- we must get rid of bypasses. They are far too numerous, and probably 
out of control. Here is the list of all the bypasses we are using : 
http://pastebin.com/tYDMvGMZ

>
> On Wed, Nov 2, 2011 at 10:04 PM, Emmanuel Lecharny<elecharny@gmail.com>wrote:
>
>> Hi guys,
>>
>> I had a bit of time and I reviewed the interceptors today. And I had an
>> idea which may be interesting to discuss.
>>
>> First, here is a table where all the interceptors operation are listed,
>> and for each interceptor, I listed the operation they are processing :
>>
>> AciAuthorizationInterceptor : ACI
>> AdministrativePointInterceptor : API
>> AuthenticationInterceptor : AI
>> ChangeLogInterceptor : CLI
>> CollectiveAttributeInterceptor : CAI
>> DefaultAuthorizationIntercepto**r : DAI
>> EventInterceptor : EI
>> ExceptionInterceptor : EXI
>> JournalInterceptor : JI
>> KeyDerivationInterceptor : KDI
>> NormalizationInterceptor : NI
>> OperationalAttributeIntercepto**r : OAI
>> PasswordHashingInterceptor : PHI
>> ReferralInterceptor : RI
>> SchemaInterceptor : SI
>> SubentryInterceptor : SEI
>> TriggerInterceptor : TI
>>
>>                 ACI API  AI CLI CAI DAI  EI EXI  JI KDI  NI OAI PHI  RI  SI
>> SEI  TI
>> add           :  x   x   x   x   x   ?   x   x   x   x   x   x   x   x   x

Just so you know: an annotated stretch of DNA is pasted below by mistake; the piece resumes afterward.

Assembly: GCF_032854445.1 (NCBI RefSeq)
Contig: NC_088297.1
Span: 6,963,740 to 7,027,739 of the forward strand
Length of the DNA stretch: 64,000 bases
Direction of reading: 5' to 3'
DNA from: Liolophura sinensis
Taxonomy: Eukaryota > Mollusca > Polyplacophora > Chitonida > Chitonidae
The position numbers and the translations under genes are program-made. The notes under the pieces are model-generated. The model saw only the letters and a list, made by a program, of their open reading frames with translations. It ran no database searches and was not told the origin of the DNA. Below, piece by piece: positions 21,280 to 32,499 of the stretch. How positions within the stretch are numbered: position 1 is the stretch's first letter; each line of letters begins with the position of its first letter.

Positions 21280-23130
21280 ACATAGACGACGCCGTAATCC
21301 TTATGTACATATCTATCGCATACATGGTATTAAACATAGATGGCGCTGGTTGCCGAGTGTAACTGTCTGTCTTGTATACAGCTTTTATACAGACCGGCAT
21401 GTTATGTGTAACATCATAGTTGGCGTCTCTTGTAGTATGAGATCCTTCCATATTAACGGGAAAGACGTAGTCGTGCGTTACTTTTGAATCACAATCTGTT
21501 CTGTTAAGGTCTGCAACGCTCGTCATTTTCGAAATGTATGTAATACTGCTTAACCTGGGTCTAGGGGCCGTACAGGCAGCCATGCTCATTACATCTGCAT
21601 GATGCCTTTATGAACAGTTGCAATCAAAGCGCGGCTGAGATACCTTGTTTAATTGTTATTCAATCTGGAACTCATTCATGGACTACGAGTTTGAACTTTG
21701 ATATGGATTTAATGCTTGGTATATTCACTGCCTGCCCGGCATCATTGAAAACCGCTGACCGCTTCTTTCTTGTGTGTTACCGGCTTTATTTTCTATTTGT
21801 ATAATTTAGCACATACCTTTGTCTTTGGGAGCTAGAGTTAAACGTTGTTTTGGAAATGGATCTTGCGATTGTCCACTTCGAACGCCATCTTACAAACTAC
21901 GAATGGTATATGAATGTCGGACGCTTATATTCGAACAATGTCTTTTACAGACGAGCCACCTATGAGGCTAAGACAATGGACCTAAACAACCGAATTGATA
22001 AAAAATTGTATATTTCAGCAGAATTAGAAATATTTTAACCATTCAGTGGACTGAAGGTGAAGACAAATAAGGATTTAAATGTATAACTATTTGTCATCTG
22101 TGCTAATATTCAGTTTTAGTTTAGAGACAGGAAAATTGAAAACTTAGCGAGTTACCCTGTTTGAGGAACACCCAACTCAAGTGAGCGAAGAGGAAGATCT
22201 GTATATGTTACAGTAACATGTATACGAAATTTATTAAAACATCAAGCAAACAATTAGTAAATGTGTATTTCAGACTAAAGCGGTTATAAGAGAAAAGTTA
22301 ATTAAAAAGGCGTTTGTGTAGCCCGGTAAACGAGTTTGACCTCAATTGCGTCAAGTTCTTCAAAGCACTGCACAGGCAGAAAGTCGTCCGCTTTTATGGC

>>    x   x
>> bind          :  -   -   x   -   -   -   -   -   -   -   x   -   -   -   -
>>    -   -
>> compare       :  x   -   x   -   -   -   -   -   -   -   x   -   -   -   x
>>    -   -
>> delete        :  x   x   x   x   -   x   x   x   x   -   x   -   -   x   -
>>    x   x
>> getRootDSE    :  -   -   x   -   -   -   -   -   -   -   -   -   -   -   -
>>    -   -
>> hasEntry      :  x   -   x   -   -   -   -   -   -   -   x   -   -   -   -
>>    -   -
>> list          :  x   -   x   -   x   x   -   x   -   -   x   x   -   -   x
>>    x   -
>> lookup        :  x   -   x   -   x   x   -   x   -   -   x   x   -   -   x
>>    -   -
>> modify        :  x   x   x   x   x   x   x   x   x   x   x   x   x   x   x
>>    x   x
>> move          :  x   x   x   x   -   x   x   x   x   -   x   x   -   x   -
>>    x   x
>> moveAndRename :  x   x   x   x   -   x   x   x   x   -   x   x   -   x   ?
>>    x   x
>> rename        :  x   x   x   x   -   x   x   x   x   -   x   x   -   x   x
>>    x   x
>> search        :  x   -   x   -   x   x   -   -   -   -   x   x   -   -   x
>>    x   -
>> unbind        :  -   -   x   -   -   -   -   -   -   -   -   -   -   -   -
>>    -   -
>>
>> (It's interesting that there are two operations that should be processed